Is your screenplay getting the reaction you want? My guess is, no. If it was, you’d already be a working writer. The reason that I most often see is that the writer does not understand story structure properly. Story structure is what allows the reader to go on a journey with a character. It’s what allows them to fall in love with a character so that they really go on a journey with them, because that’s what a story is. It’s a journey.
Now, let me give you an example from your real life that’ll help you understand this. Imagine you’ve been set up on a blind date. You’ve never met this person. You come to a restaurant. You sit down at a table. You’ve just met this person and they immediately start telling you their life story. You haven’t even opened the menu yet and they’re telling you their life story. And they’re saying, “Yeah, well, when I was a kid, I was abused for many years. That left many emotional scars on me. Eventually, I met somebody. I fell in love. Things were great. They were tragically killed in an accident. That sent me into a tailspin. I wound up using drugs to dull the pain. Then I wound up knocking over a couple of liquor stores to pay for my drug habit. I eventually got caught. They sent me to prison for three years. I got out and now I’m finally ready to find love again. And hopefully, I want to have kids in the next year and a half.” If someone told you this, you haven’t even opened up the menu yet and they’re telling you all this, what are you going to do? I would run for the door. Maybe you are more polite than I am. Maybe you’d stick around with a big smile on your face. “Oh, okay. That’s nice,” but you’ve completely checked out. You don’t want to spend any more time with this person than necessary. After this date, you’re done.
So, that’s what story structure is. Imagine if this person, instead of opening up the life story, imagine upon their first date, they talked just a little bit about their childhood, where they grew up, and maybe what they dreamed of becoming, but that’s about it. And you’re like, “Okay, I like this person.” You go out on a second date and you’re hitting it off even more, and maybe once in a while, something might strike your ear a little weird and be like, “Okay, that’s a little odd.” But, whatever, you let it go. You’re having fun with this person. And then slowly you fall in love, and then one evening, you’re talking about moving in together, and during a very intimate moment, this person confesses to you all their backstory. They start talking about, “Yeah, I was emotionally abused. I met this person. I fell in love and that person would die tragically. I went to prison.”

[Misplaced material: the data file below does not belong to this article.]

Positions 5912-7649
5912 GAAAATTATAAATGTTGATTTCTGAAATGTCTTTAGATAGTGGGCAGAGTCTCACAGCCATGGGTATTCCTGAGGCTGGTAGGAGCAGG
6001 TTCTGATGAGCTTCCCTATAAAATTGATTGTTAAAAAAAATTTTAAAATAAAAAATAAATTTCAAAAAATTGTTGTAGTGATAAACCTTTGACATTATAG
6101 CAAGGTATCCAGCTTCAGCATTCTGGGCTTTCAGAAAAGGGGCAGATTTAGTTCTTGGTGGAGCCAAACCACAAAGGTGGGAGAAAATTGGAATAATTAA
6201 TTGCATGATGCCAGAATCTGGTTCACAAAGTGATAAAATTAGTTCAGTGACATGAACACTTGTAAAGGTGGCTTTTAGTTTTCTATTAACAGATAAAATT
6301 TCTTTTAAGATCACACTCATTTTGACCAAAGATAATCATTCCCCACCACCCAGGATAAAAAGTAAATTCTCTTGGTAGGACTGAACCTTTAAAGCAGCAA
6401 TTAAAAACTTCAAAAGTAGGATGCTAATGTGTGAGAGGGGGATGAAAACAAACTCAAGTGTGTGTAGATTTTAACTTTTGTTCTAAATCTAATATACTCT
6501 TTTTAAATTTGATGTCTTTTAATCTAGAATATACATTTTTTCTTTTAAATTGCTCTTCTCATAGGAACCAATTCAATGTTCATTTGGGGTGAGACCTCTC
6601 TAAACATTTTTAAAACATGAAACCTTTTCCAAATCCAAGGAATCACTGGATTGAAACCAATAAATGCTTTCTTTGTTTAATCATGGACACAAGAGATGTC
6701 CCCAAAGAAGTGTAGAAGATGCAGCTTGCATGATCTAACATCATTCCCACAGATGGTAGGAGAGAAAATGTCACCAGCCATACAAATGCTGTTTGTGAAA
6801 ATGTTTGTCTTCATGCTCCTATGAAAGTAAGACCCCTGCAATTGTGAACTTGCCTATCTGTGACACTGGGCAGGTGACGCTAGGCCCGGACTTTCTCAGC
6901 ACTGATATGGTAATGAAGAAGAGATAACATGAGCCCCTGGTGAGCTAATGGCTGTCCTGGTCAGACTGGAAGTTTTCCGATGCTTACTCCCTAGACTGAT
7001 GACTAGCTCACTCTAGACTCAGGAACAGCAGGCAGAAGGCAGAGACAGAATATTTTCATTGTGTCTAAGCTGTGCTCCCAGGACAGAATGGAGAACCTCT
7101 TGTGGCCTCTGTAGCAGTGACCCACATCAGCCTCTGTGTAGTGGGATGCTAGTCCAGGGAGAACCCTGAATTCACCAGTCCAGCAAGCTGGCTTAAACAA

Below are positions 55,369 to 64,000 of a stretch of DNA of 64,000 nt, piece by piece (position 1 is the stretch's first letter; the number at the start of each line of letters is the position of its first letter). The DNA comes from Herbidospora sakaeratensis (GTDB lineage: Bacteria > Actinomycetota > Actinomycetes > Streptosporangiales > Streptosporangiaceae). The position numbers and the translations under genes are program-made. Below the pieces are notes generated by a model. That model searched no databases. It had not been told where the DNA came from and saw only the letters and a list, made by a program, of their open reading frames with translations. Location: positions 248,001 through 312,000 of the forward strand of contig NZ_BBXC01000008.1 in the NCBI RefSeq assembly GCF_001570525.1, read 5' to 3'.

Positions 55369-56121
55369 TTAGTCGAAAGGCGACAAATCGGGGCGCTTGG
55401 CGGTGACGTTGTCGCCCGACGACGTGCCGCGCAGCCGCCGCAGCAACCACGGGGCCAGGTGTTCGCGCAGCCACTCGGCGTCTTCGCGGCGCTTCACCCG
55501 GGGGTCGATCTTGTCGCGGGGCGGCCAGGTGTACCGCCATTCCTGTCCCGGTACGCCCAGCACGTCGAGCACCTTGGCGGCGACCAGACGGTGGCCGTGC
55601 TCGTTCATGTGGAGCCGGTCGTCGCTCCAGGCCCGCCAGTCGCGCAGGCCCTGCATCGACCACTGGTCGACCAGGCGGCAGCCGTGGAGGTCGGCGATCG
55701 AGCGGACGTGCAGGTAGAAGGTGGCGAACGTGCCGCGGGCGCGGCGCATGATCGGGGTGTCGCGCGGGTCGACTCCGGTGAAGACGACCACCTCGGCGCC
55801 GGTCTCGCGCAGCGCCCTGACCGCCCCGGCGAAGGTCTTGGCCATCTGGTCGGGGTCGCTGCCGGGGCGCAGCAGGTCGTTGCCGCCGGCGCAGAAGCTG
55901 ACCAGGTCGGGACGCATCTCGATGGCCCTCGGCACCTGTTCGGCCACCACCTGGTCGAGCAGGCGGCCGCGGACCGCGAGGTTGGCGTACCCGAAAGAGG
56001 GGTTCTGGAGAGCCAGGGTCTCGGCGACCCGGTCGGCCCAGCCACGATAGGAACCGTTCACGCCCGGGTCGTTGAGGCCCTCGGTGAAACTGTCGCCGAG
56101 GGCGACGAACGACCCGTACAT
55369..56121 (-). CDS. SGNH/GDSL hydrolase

Imagine they tell you all this in this emotional moment, this intimate moment, what are you going to do now after you’ve been dating and falling in love? What are you going to do? You’re going to cut and run? No, at this point, you love the person. You’re already emotionally invested. You’re going to go on the journey. You’re going to help this person through their problem and you’re going to go together down this journey together. That’s what story structure is. I teach story structure in my course at michaejamin.com/course. If you’re interested in going deeper, because there’s more to it than that, obviously, but now you get the analogy, if you want to go on this journey with me, you go to michaeljamin.com/course. If you’re not ready, that’s fine. I still have plenty of other free content.
You can find more exclusive stuff on Instagram @MichaelJaminWriter. You can follow me there. I’m going to be announcing my podcast coming soon where we’re going to go in-depth further on these subjects. So just go ahead and follow me if you’re not ready to take the journey. But that’s what story structure is and that’s what most new writers have no understanding about.